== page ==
- Miner and trading house issues Swiss franc-denominated notes
- Company accesses funding as sentiment improves in metals
Glencore Plc sold bonds for the first time since a rout in commodity markets forced it to trim debt and sell assets.
The miner and trader run by billionaire Chief Executive Officer Ivan Glasenberg sold 250 million Swiss francs ($257 million) of securities due in May 2021, according to data compiled by Bloomberg. Its last debt sale, in yen, was about a year ago.
“That’s definitely a positive as the company demonstrates it has access to longer-term funding,” said Max Mihm, a Frankfurt-based portfolio manager at Union Investment, which holds Glencore bonds among its 261 billion euros ($295 billion) of assets as of December. Still, the debt is “expensive relative to past years,” Mihm said.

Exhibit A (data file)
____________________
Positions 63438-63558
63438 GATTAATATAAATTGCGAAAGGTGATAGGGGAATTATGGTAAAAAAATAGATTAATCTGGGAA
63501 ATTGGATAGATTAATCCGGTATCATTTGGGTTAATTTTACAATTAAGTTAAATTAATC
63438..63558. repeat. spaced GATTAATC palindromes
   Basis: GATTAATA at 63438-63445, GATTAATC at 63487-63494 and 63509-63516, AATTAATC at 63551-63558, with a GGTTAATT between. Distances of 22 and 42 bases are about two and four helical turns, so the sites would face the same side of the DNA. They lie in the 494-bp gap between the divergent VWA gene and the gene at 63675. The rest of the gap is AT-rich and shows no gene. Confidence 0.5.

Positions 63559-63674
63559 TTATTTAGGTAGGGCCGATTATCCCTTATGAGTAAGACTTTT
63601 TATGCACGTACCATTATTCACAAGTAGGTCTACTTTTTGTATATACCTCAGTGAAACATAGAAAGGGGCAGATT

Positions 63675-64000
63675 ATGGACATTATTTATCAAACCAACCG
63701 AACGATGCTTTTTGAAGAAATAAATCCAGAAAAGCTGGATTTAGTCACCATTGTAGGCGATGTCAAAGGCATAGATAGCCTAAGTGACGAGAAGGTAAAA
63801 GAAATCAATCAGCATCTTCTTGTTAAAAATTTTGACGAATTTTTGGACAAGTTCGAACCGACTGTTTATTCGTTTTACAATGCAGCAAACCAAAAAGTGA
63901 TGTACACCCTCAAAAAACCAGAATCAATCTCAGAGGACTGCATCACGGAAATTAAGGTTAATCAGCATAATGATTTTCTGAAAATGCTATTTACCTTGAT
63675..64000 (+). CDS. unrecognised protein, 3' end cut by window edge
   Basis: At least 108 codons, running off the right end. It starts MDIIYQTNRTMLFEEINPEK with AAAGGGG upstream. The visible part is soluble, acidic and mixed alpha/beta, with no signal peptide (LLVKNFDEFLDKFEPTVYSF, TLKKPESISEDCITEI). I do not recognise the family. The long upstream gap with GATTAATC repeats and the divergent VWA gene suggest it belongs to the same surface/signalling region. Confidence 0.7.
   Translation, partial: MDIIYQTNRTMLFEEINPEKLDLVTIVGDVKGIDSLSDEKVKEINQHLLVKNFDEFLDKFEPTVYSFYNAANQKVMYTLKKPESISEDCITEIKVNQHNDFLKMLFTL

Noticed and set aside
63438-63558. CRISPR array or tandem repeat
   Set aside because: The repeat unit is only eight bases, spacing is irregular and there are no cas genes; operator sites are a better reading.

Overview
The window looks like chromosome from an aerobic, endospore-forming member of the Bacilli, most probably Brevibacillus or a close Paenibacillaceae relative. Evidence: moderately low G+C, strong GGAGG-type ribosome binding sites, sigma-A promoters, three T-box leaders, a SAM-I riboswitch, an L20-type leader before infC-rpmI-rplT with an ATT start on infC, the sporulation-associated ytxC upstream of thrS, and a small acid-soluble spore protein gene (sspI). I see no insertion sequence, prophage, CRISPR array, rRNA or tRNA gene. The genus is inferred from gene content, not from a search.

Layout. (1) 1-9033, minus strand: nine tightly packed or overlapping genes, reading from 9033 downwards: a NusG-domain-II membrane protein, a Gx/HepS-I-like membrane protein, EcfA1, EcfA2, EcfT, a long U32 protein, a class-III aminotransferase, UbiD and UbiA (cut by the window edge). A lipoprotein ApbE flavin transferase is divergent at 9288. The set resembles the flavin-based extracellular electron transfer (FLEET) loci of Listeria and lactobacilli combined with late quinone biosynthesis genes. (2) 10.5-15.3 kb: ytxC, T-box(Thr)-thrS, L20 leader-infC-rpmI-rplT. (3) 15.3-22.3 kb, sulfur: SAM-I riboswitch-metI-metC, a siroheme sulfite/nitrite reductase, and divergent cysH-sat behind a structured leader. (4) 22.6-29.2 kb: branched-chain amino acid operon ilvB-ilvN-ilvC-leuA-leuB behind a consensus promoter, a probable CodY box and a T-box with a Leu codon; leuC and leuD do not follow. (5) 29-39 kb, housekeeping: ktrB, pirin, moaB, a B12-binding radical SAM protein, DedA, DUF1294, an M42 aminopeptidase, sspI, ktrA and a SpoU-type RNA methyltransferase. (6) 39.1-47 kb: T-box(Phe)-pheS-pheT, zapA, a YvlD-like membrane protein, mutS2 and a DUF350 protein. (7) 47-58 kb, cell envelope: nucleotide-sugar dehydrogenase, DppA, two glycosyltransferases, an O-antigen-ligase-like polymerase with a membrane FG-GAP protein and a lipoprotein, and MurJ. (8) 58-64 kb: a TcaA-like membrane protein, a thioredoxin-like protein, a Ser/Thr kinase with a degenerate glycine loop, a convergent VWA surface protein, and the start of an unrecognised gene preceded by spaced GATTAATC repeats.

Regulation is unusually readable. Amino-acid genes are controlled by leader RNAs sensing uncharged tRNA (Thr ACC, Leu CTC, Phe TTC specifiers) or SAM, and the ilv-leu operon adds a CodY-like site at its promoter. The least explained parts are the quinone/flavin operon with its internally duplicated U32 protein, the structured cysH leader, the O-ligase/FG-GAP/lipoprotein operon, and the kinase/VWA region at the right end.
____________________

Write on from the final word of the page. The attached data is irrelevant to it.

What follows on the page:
Glencore’s return to the bond market underscores improving sentiment in metals and mining, which has helped boost shares in the Bloomberg World Mining Index by 49 percent since touching a 12-year low in January. The company has bolstered its balance sheet by selling and closing mines around the world and won a vote of confidence from lenders when it refinanced an $8.45 billion revolving-credit facility in February.
An official at Glencore confirmed the bond sale. The company’s shares fell 0.5 percent to 151.3 pence as of 10.17 a.m. in London.
The notes sold Tuesday priced to yield 279.5 basis points more than benchmark rates, according to data compiled by Bloomberg. Glencore last sold Swiss franc-denominated bonds in November 2014, when it issued 500 million francs of notes due December 2020 priced to yield 95 basis points more than benchmark rates, the data show.